"How have ya been doin'?"

The accent might be thick but this wasn't a perfunctory question. The way Trip was looking at him, his blue eyes sharp enough to pierce him, told Malcolm this was a serious enquiry.

Malcolm brought the cup to his lips and took a sip to buy time, gazing at his friend over the rim. How had he been doing? Good question. Hell, wouldn't Trip know? Putting the cup down, Malcolm resisted the temptation to give his standard reply.

"Same as you, if this chance encounter is anything to go by," he said returning Trip's intense gaze.

Trip gave a lopsided smirk. "Nightmares?"

"Not specifically." Malcolm leaned back. "It's more like I can't relax properly. I should, because I'm not physically tired." He gave a sarcastic snort. "That, actually, might be the problem. Perhaps a double shift would do me good. I've had more rest than I can stand."

Trip chuckled softly. But Malcolm thought he still looked off-colour. "Is that why you're here in the middle of the night?" he enquired in turn. "Nightmares?"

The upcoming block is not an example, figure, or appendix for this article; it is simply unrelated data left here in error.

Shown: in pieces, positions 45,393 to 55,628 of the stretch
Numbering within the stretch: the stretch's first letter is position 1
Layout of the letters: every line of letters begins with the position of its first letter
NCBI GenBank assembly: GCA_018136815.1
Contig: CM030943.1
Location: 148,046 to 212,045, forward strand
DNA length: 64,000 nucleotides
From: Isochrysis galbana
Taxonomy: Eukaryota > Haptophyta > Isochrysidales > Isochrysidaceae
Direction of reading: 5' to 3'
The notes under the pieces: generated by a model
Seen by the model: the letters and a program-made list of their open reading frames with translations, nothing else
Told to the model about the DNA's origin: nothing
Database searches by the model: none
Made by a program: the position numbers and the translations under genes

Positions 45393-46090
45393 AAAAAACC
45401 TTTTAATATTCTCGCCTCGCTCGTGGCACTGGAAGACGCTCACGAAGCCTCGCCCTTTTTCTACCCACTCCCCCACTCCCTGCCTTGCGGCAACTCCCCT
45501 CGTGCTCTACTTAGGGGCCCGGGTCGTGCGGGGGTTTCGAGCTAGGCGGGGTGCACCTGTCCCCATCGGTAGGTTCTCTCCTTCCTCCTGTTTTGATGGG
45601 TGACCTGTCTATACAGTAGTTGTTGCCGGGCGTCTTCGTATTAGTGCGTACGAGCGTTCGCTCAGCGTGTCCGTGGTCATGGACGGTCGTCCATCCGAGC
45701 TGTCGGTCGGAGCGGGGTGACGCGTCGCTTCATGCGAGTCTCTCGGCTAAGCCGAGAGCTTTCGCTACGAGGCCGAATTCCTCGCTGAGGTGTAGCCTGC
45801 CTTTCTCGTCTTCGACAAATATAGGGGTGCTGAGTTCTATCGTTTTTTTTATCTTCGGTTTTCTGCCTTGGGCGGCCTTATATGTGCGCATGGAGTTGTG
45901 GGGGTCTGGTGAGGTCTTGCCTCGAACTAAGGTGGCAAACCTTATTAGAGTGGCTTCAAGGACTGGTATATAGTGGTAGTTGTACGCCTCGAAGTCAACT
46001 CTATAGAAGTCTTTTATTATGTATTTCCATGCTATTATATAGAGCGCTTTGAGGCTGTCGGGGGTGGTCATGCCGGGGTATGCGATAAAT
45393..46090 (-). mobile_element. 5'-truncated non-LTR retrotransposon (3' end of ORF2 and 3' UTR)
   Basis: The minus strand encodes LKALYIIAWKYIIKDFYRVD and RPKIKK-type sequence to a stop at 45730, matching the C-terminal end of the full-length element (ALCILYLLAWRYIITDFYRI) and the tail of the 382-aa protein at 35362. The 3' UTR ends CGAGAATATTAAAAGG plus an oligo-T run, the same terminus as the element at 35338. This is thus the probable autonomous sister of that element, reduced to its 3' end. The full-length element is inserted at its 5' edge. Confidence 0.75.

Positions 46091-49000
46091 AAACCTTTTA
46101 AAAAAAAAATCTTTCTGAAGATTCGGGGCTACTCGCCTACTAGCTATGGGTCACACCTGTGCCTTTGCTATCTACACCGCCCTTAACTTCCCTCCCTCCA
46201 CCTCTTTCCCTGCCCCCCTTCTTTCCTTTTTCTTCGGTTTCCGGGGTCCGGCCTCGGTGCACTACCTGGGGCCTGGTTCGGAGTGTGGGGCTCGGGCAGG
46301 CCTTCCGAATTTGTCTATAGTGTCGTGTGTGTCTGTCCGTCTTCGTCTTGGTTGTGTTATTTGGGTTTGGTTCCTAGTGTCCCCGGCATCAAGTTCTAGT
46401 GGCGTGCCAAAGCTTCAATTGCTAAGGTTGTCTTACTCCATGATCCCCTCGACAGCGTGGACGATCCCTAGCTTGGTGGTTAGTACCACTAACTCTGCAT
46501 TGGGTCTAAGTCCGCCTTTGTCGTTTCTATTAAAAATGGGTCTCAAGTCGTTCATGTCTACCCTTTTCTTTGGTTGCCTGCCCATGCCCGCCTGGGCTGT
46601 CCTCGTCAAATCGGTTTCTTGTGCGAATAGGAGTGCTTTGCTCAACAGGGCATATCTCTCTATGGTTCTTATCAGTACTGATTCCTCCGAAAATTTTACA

Trip's eyes shifted away from him. "Nah, I'm fine," he said with a shrug. "Came for a cup of milk."

Malcolm couldn't believe this. Was Trip trying to play his own game? Tilting his head and narrowing his gaze dangerously, he said in a warning voice, "Only I, on this ship, am allowed to say I'm fine when I'm not, Commander."

Trip rolled his eyes. "I'm not havin' nightmares," he said, stressing the word. "Just… havin' a hard time fallin' asleep."

"What's on your mind?"

"I… keep thinkin' about those last moments on the planet," Trip eventually admitted, with a grimace.

Yes, Malcolm could very well imagine what a hard and lonely time that must have been. After regaining consciousness he had often thought about it and felt grateful that the roles hadn't been reversed.

"I'm sorry I wasn't in a condition to keep you company," he said truthfully, adding with a half grin, "At least I wasn't an annoying arse like that other time."

Trip shot him a very serious look. "You were in pain, and mutterin' things, and there was nothin' I could do to help you," he said tautly. "And I actually wished I could shut you up, 'cause it broke my heart to hear you like that, but to be honest especially because I knew that's how I'd end up too."

Malcolm shook his head. "That was only human and is nothing to be ashamed of. In fact I should thank you for what you did for me on that planet. For taking care of me till the end."